Vital to the plan is the winery environment, especially at harvest time, when the air is thick with wild yeast and bacteria that will—it’s hoped—float into the open vessels and ferment the grain mixture, or wort. This is a contemporary take on lambic beer, named after the town of Lembeek, Belgium, where the process was refined in the 1300s. Continue…
By David Menzies - Tuesday, November 1, 2011 at 6:00 AM - 6 Comments
An Alberta tax break aimed at boosting the craft beer industry has fuelled a discount market, and U.S. jobs
The Alberta Gaming and Liquor Commission presumably had good intentions in mind when it brewed up a policy to lend a helping hand to small breweries. Namely, beer companies qualify for substantially reduced beer tax rates on the first 200,000 hectolitres sold in Alberta. The explicit aim was to help small players compete against industry leviathans such as Molson and Labatt. And, implicitly, the tax break would entice craft breweries to set up shop in the province.
However, eight years after the reduced beer tax rates—estimated by one analyst to total about $200 million in savings—were first implemented, little in the Alberta beer business has worked out the way the AGLC envisioned. Only five small breweries have opened for business in Alberta since the policy was implemented. And in that time Alberta has, in fact, become a market characterized by discount beer. And at least one of the breweries taking advantage of the AGLC policy doesn’t even brew in the province, let alone Canada.
Companies like high-end craft brewer Big Rock Brewery argue that the reduction in the beer tax helps them compete against the likes of Labatt and Molson. Levelling the playing field is the main goal of the program, says the AGLC. Nevertheless, critics wonder how well the program works, given the modest size of Alberta’s craft beer industry compared to other provinces.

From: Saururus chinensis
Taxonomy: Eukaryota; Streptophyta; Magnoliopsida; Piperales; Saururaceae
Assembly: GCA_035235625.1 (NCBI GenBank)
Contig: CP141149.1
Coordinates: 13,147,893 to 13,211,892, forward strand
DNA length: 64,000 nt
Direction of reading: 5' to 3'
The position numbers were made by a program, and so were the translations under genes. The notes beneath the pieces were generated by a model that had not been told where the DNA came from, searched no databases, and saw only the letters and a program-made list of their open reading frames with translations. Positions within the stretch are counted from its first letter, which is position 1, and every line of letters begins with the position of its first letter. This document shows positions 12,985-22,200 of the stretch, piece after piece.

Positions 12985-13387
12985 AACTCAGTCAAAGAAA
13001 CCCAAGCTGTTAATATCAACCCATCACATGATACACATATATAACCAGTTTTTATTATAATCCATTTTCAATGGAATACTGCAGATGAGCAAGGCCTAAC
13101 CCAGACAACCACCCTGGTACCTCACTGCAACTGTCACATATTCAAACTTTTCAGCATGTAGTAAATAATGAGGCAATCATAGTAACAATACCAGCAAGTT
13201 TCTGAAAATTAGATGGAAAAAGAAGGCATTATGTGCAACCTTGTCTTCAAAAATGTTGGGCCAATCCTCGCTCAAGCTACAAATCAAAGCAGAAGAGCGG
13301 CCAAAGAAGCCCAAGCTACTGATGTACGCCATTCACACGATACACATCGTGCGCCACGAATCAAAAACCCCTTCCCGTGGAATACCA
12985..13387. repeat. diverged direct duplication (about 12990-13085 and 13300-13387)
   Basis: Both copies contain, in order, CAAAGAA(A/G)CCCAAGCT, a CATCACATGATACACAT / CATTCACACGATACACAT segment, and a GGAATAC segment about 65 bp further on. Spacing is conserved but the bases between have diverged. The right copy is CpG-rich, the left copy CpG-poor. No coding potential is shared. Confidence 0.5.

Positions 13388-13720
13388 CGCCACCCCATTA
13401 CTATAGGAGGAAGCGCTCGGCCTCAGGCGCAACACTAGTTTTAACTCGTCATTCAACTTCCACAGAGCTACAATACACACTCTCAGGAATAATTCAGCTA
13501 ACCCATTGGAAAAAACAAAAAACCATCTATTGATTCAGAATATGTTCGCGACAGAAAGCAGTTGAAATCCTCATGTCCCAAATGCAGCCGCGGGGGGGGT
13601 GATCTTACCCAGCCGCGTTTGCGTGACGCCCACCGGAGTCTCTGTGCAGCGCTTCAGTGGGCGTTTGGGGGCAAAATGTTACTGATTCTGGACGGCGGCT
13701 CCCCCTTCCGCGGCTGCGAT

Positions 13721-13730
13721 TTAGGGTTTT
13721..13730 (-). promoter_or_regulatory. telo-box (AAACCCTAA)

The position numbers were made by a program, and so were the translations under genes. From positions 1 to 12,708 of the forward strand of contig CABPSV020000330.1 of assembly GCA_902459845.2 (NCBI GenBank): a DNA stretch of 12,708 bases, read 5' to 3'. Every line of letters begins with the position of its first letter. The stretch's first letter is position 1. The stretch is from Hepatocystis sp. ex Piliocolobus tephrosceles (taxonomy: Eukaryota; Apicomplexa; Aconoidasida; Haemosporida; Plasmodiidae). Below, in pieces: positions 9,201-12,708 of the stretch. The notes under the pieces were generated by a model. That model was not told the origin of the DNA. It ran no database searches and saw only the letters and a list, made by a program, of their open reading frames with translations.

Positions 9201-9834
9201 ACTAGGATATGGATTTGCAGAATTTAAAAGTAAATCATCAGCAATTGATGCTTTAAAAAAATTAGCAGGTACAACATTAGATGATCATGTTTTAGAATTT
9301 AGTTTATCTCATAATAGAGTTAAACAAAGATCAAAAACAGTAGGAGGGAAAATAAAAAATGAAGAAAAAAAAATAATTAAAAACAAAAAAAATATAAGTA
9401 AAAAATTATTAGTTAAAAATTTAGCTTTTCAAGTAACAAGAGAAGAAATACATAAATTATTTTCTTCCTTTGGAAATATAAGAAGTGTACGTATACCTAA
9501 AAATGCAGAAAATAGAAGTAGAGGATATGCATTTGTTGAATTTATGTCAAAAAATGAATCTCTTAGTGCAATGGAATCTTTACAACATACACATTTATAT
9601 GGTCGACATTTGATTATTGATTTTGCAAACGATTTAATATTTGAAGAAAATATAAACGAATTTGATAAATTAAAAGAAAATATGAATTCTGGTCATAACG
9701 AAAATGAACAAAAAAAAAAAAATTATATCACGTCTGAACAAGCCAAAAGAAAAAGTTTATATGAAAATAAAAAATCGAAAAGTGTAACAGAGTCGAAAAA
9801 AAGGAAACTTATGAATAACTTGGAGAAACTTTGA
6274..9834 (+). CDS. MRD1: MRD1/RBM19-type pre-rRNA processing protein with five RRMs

By Nicholas Kohler - Thursday, October 7, 2010 at 2:00 PM - 0 Comments
Beverage groups will soon contribute to the anti-Proposition 19 campaign
For years, France’s wine industry backed the efforts of temperance advocates to demonize absinthe, the emerald-green spirit remembered today primarily as the tipple of choice for fin-de-siècle bohemians in Paris. The drink remained widely criminalized for decades as a result, a boon to vineyards everywhere.
The same tactic may now be at work in California, where voters are poised to decide on a ballot proposition to legalize another green substance—marijuana—but where an alcohol industry lobby group is funding a campaign to keep the drug verboten. This month, the California Beer & Beverage Distributors donated $10,000 to Public Safety First, a committee opposed to Proposition 19, which, were it to pass in November, would permit the regulation of marijuana.
Though it’s not commenting on the donation, the beer distributors’ group has good reason to worry that pot would cut into beer’s market share. Observers expect other beverage groups will soon contribute to the anti-Proposition 19 campaign. It’s a fight that makes for odd bedfellows: another big backer of the anti-pot Public Safety First lobby is California law enforcement. The police worry about impaired drivers—though not enough, it seems, to be wary of joining forces with the alcohol industry.